It would be a long way from the cradle to the cross, longer than thirty-three years of earth life could possibly reflect. The journey that Jesus would make from Bethlehem to Calvary would span the pages of history into the ages of the future. The life and times of Jesus Christ would fulfill nearly four thousand years of prophecy, and light the way to eternity.
During the three and a half years of His public ministry, Jesus would live in increasing isolation until finally, at the cross; He would suffer isolation infinitely greater than his rejection by the religious leaders of His day, and the abandonment by His disciples. At the cross, He would experience the full weight of the sin of the world, and the total penalty of it under the just judgment of a Holy God who, even for His only begotten Son, could not suffer sin to go unpunished. “He who knew no sin became sin for us.”.
We know that we cannot spend all of the coming Christmases that will ever be in the comfort of our earthly home, and with the ones we love so dearly today. We do not like to think about it, and like even less to talk about it amongst ourselves, but we do know that it is appointed unto us once to die. Common sense tells us that at some Christmas future we will be missing from the family gathering, and those who remain will speak of us in the past tense.
As we mature, it becomes increasingly clear that being home is being with those with whom we belong. Yes, we may have a sentimental attachment to a particular place, and even wistfully refer to it as “home” even though we have not lived there for a very long time, and have no plans to return. Yet, real home is wherever we are with the ones dearest to us.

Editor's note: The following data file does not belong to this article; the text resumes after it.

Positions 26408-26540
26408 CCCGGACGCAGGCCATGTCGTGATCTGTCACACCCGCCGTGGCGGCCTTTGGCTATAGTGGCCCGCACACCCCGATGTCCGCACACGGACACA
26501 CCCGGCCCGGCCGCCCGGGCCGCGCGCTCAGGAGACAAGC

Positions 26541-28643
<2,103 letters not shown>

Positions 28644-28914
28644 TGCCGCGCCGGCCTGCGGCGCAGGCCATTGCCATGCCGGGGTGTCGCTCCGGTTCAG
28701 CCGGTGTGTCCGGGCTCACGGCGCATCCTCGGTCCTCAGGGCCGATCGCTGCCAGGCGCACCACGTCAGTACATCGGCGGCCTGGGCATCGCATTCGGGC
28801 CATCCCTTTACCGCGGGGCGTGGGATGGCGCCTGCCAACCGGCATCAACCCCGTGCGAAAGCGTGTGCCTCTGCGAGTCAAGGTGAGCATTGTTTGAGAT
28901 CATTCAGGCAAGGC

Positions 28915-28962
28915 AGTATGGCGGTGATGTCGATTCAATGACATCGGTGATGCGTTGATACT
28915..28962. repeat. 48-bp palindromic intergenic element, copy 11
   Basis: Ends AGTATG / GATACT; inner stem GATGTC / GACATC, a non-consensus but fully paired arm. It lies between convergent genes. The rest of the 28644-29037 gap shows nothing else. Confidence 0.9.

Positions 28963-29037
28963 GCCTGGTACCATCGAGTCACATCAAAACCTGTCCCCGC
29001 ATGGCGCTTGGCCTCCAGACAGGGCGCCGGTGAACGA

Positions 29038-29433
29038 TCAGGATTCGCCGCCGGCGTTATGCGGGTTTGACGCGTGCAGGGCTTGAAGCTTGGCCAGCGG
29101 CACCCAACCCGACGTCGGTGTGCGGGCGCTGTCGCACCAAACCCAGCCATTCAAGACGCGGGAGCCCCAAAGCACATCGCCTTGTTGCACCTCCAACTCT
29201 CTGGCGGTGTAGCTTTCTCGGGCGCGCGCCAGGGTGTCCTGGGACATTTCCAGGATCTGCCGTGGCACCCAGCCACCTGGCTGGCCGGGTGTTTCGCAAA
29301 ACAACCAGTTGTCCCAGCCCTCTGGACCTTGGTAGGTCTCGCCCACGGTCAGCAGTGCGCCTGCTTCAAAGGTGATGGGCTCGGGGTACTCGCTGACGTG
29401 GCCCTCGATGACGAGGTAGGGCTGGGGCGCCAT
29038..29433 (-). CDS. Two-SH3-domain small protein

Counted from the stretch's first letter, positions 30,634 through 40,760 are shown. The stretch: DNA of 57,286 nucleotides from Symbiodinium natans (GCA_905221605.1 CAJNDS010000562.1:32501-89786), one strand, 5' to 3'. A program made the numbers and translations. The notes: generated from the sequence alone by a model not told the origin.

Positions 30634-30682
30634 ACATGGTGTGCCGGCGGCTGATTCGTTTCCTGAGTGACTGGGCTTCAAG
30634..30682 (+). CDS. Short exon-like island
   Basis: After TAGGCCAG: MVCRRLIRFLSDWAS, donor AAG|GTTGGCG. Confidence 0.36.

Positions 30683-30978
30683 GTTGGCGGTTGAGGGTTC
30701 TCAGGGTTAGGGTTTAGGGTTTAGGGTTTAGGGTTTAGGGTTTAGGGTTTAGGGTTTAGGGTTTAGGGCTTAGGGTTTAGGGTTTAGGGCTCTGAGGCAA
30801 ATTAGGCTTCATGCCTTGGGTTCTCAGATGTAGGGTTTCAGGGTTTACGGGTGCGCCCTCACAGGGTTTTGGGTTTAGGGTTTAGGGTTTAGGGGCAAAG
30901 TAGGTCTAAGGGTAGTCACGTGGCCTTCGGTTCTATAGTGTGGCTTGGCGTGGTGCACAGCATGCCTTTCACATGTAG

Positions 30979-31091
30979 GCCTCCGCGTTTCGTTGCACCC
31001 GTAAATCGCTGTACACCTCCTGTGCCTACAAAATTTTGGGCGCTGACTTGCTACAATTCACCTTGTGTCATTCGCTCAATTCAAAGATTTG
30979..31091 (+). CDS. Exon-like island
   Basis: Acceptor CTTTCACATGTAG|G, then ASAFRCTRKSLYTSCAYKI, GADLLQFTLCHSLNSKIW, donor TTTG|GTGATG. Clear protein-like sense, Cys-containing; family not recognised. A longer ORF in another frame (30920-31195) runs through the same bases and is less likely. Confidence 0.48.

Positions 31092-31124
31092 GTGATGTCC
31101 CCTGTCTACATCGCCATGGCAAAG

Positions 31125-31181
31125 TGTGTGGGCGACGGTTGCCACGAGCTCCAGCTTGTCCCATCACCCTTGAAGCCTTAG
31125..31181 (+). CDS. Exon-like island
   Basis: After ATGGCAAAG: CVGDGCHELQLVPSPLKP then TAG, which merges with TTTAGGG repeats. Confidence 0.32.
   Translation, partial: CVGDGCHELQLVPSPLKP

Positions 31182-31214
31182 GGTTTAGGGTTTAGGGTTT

At the Incarnation, Christ left heaven where He was among those who knew him as the Second Person of the Godhead. He lived with them in a harmony of perfect love. This He left to live among those who did not know Him, and for thirty-three and a half years He was away from home.
Prior to His leaving to return to the Father and home, He made His disciples a remarkable promise, and in so doing, extended His promise to everyone who would follow Him by faith. In the Gospel of John He told them:
“Let not your heart be troubled; you believe in God, believe also in Me. In My Father’s house are many mansions; if it were not so, I would have told you. I go to prepare a place for you. And if I go and prepare a place for you, I will come again and receive you to Myself; that where I am, there you may be also” (John 14:1-4 NKJV).
Being home is being with our loved ones. Heaven is the true home of the Christian, because heaven is where Jesus is. It should also be where our loved ones can find us after we have left this earthly life. The Good News is the ultimate promise of the Incarnation…the death, burial and resurrection of Jesus Christ. When Jesus said, “that where I am, there you may be also,” He was inviting us home for Christmas…forever.
None one needs to really be alone, or away from home at Christmas; whosoever will may come home (Revelation 22:17). The home place has already been prepared for the greatest Christmas celebration in the history of the universe. Day by day, the family is gathering, and some day, when the last member has entered the Father’s house, we shall all sit down to a great banquet that the Book of Revelation refers to as the “Wedding Supper of the Lamb,” and we shall all be home for Christmas – forever.
Dennis D. Frey, M.Div., Th.D., President
Master’s International University of Divinity